Year of Publication

2013

Degree Name

Doctor of Philosophy (PhD)

Document Type

Doctoral Dissertation

College

Arts and Sciences

Department

Chemistry

First Advisor

Dr. Mark S. Meier

Abstract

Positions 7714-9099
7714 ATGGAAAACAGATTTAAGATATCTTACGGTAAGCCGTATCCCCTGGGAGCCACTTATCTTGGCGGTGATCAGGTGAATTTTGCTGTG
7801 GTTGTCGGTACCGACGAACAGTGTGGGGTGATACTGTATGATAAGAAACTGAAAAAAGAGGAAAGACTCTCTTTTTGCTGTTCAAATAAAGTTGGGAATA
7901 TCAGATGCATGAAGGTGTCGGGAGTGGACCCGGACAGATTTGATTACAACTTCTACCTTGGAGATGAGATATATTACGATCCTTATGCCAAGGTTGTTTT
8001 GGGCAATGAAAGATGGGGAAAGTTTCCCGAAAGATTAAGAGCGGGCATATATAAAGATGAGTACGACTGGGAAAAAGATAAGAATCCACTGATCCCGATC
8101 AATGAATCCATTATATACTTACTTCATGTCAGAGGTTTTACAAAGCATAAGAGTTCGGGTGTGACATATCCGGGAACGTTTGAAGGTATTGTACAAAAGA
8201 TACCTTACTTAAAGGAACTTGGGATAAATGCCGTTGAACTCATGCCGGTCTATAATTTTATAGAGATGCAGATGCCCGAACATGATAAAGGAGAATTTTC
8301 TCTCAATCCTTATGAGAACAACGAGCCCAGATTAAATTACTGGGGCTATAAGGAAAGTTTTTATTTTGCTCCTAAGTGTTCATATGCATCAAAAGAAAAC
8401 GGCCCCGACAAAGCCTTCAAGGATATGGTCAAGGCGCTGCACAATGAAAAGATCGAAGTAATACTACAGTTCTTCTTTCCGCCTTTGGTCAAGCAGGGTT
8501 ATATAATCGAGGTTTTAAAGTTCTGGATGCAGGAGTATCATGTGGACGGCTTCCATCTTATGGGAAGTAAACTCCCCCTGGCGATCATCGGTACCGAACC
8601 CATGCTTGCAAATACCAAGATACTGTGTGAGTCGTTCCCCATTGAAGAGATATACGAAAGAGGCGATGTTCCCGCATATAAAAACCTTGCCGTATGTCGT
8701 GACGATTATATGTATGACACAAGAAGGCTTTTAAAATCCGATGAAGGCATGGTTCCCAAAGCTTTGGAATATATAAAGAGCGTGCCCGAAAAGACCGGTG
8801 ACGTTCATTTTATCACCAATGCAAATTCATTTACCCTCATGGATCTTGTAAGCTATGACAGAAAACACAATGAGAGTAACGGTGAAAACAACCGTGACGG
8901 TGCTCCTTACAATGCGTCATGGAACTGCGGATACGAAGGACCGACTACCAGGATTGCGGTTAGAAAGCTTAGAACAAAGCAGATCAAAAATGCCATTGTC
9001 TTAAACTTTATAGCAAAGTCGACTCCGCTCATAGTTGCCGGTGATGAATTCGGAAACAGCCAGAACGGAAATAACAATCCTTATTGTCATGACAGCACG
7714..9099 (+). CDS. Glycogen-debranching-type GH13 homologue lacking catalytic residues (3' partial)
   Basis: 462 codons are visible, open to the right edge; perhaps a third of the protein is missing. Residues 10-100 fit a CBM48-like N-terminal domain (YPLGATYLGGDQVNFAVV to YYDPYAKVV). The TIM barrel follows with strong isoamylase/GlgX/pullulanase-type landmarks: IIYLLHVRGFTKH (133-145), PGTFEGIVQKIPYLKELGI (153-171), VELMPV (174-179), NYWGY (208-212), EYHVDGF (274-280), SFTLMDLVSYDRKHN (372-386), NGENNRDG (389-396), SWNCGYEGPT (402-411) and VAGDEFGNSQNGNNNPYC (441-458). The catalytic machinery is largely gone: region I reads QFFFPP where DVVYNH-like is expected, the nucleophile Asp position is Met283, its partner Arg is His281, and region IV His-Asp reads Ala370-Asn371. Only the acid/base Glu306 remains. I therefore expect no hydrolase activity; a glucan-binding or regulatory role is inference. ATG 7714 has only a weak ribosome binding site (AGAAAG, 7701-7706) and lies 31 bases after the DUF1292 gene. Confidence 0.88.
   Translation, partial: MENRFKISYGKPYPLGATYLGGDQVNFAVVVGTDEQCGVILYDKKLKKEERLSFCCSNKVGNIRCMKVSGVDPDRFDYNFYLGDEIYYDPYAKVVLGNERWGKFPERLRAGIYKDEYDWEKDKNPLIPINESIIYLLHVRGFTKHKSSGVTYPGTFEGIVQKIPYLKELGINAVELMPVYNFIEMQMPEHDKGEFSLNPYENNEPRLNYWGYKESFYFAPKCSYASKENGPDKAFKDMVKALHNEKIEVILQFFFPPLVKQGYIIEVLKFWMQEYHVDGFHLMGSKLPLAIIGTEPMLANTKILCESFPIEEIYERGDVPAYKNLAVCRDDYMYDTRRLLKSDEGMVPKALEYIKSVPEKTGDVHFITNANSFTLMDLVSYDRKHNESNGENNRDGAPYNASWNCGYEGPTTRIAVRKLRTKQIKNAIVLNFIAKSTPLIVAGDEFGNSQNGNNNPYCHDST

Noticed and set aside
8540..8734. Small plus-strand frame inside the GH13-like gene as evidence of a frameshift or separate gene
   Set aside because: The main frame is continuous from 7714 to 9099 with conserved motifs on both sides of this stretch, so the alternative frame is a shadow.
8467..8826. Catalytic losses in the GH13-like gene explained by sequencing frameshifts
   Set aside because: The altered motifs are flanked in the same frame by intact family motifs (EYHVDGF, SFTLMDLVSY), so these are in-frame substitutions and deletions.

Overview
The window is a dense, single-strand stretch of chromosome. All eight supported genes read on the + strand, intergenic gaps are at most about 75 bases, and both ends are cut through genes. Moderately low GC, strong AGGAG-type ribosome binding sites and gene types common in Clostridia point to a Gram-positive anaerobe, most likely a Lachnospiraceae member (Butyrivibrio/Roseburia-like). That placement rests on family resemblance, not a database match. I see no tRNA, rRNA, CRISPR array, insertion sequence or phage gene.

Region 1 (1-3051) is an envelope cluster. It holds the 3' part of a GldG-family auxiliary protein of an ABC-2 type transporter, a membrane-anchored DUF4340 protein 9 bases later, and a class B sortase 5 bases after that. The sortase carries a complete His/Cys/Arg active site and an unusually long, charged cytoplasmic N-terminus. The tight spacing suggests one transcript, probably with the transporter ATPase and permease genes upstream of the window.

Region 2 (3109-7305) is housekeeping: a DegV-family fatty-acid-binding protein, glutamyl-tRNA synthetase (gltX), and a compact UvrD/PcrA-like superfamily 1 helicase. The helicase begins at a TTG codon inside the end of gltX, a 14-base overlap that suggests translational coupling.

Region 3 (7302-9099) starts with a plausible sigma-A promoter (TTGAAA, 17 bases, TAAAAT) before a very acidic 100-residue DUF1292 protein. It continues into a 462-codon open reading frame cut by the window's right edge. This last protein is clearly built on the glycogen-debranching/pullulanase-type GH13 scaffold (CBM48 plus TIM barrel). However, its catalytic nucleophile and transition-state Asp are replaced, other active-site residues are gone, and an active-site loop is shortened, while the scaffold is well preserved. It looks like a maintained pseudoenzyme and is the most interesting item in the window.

The focus of this dissertation is to utilize chemical functionalization as a probe to investigate the reactivity of N-doped multiwalled carbon nanotubes (N-MWCNTs). The surface of N-MWCNTs, being a set of potentially reactive graphene edges, provides a large number of reactive sites for chemical modification, so considerable changes in chemical and physical properties can be envisaged. We observed that both reduction (dissolving metal reduction/alkylation) and oxidation (H2SO4/HNO3 and H2SO4/KMnO4 mixtures) of N-MWCNTs lead to formation of interesting spiral channels and spiraled carbon nanoribbons. A variety of techniques, including TGA, SEM, TEM, XRD and surface area measurements were used to analyze these new textural changes. We have developed methods to demonstrate that specific chemistry has occurred on these new structures. To this end, we introduced metal-binding ligands that could be used as probes in imaging and spectroscopic techniques including TEM, STEM, EDX, and EELS. A proposal for the underlying structure of N-MWCNTs responsible for the formation of the new textures is presented. We have investigated the performance of our materials as potential negative electrodes for rechargeable lithium ion batteries.

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